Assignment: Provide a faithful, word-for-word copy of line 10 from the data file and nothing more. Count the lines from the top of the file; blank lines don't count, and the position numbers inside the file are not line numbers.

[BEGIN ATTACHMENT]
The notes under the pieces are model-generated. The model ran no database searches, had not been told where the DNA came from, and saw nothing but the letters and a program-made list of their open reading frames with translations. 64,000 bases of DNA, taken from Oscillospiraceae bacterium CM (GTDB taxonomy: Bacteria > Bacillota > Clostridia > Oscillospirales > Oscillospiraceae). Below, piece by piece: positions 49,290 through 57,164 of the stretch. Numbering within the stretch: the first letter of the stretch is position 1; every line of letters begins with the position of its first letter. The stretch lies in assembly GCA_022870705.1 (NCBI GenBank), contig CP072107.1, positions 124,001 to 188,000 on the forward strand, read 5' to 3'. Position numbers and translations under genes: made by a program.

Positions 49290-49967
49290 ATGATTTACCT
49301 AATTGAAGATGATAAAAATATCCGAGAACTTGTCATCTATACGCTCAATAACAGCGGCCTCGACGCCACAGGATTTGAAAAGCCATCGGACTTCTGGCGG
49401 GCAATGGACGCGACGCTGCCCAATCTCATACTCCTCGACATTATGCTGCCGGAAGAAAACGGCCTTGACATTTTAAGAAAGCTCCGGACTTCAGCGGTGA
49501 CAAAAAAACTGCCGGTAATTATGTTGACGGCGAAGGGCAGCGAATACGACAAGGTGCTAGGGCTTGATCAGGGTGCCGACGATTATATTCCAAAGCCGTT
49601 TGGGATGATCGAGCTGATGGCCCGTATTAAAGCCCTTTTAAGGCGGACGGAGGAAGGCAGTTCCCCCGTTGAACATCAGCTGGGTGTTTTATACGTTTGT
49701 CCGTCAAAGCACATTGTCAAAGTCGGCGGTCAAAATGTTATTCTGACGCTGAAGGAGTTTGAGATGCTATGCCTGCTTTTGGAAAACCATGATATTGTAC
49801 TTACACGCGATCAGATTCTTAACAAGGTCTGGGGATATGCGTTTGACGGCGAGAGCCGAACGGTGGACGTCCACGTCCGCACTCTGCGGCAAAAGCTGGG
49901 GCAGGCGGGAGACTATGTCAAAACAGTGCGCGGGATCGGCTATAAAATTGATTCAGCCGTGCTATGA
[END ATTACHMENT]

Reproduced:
49901 GCAGGCGGGAGACTATGTCAAAACAGTGCGCGGGATCGGCTATAAAATTGATTCAGCCGTGCTATGA